## PV Sizing Info

The first step to sizing a PV system is to determine the Watt hours (Wh) of electricity you use per day. You can determine the wattage of your appliances by looking at the device for a label that gives you watts consumed. If it does not tell you the watts, it will tell you the ampere draw and input voltage, and simply multiply these together to get the Watts it consumes.

Next, you need to determine how long each device runs every day. For some devices you can just use a timer. Another good way of determining Wh for AC devices is a nifty little product (one popular version is known as the KillaWatt) that plugs inline with the device to tell you how many hours a day it runs and how many watts it draws.

It is also good to keep in mind that every device that draws through an AC power inverter will have losses; typically 10-20% of the energy is lost through the inverter inefficiencies. So for those of you living off the grid, you should try to use as many DC devices as possible. To get a total on how much energy you use, make a chart like in fig A and fig B which separates AC and DC loads (if you plan on using both).

Now that you have determined the Wh you use, you need to do some calculations.

1. (Note: if you are doing a grid-tied solar system without a battery bank, skip ahead to step 3.) Since you will be you be using an inverter, you need to account for the extra energy it uses, so divide your total AC load by your inverter efficiency, and then add your DC watt hours (if you have any) to determine the total.

Example below:

Inverter 87% efficient
525/0.87=603.44 or 604Wh
604 AC Wh + 478.5 DC Wh=1082.5 Wh or 1.1 kWh

2. With all battery banks, there are charging and discharging losses to take into account. This lowers the efficiency to typically 80%, so divide your result from step 1 by 0.80.

Example below:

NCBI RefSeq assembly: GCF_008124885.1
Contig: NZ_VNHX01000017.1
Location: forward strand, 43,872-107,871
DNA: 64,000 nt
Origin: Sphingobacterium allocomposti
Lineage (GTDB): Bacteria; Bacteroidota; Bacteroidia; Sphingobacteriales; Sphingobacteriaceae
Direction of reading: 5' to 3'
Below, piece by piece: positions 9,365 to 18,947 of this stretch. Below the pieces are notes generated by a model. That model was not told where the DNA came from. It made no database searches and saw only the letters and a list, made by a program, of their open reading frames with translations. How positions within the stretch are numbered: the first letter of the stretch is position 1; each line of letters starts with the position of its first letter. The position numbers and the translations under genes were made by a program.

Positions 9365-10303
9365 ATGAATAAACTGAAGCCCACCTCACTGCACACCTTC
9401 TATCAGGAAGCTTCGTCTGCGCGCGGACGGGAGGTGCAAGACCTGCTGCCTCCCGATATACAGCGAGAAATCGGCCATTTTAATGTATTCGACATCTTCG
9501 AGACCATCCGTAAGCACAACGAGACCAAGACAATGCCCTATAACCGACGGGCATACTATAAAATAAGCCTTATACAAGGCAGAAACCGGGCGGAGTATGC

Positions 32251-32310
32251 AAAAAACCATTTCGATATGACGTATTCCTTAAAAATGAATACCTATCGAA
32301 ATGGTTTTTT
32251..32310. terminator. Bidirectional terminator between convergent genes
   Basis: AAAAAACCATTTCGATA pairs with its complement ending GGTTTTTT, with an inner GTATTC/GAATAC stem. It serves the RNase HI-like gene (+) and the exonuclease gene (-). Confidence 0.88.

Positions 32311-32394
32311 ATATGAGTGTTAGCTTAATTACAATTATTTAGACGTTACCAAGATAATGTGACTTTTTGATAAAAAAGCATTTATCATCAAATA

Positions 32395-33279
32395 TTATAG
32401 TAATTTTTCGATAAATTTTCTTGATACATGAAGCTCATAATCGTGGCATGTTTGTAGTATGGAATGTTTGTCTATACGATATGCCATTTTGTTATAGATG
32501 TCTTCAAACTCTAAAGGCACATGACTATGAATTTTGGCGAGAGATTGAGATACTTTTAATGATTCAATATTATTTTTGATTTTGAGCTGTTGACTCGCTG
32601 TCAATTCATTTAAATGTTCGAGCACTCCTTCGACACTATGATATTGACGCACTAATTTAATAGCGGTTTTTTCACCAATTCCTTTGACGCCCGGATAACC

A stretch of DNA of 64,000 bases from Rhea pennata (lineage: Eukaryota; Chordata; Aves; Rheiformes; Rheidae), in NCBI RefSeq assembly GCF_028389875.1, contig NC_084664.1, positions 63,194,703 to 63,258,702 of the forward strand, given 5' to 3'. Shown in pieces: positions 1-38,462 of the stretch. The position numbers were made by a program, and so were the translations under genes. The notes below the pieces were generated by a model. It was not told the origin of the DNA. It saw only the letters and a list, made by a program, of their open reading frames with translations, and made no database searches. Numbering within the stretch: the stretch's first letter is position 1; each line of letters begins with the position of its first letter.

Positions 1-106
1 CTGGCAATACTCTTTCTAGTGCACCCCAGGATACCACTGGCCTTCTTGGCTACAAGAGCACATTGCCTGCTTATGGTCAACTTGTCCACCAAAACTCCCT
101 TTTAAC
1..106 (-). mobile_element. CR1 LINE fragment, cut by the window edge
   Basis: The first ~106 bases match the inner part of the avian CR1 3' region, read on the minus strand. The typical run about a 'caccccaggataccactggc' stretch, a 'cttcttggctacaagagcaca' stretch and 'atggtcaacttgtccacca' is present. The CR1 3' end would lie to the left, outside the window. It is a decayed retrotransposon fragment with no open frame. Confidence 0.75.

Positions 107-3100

1082.5Wh/.80=1353.12Wh

3. With your total Wh determined, you can now calculate how many Watts of PV you will need. Find out how many full sun hours you get in your area in the worst case scenario such as winter (this information is available online), and then divide the Wh by these sun hours.

Example below:

1353.12Wh/5.5=246.02 watts, rounded up to the nearest tens place 250 Watts.

4. So now you need to decide how many PV panels you will need to fulfill the electrical needs of your home. In this case, I have chosen 60 watt amorphous thin film panels. These modules are produce 18.5 volts open circuit voltage and I will be using them on a 12 volt system. Since the panel voltage is higher than the system voltage, adequately charging the batteries will be a little easier. PV modules are available in many different voltages and can be arranged in different series/parallel configurations for to achieve the desired current and voltage. For our own system we need 250 Watts, so we divide that number by 60 (our module Watts) and round up to determine that we will need 5 modules, resulting in a 300 Watt PV array.

Disclaimer

The above information is provided free as a guide and teaching tool.  If you need further assistance, please consider utilizing our consultation services.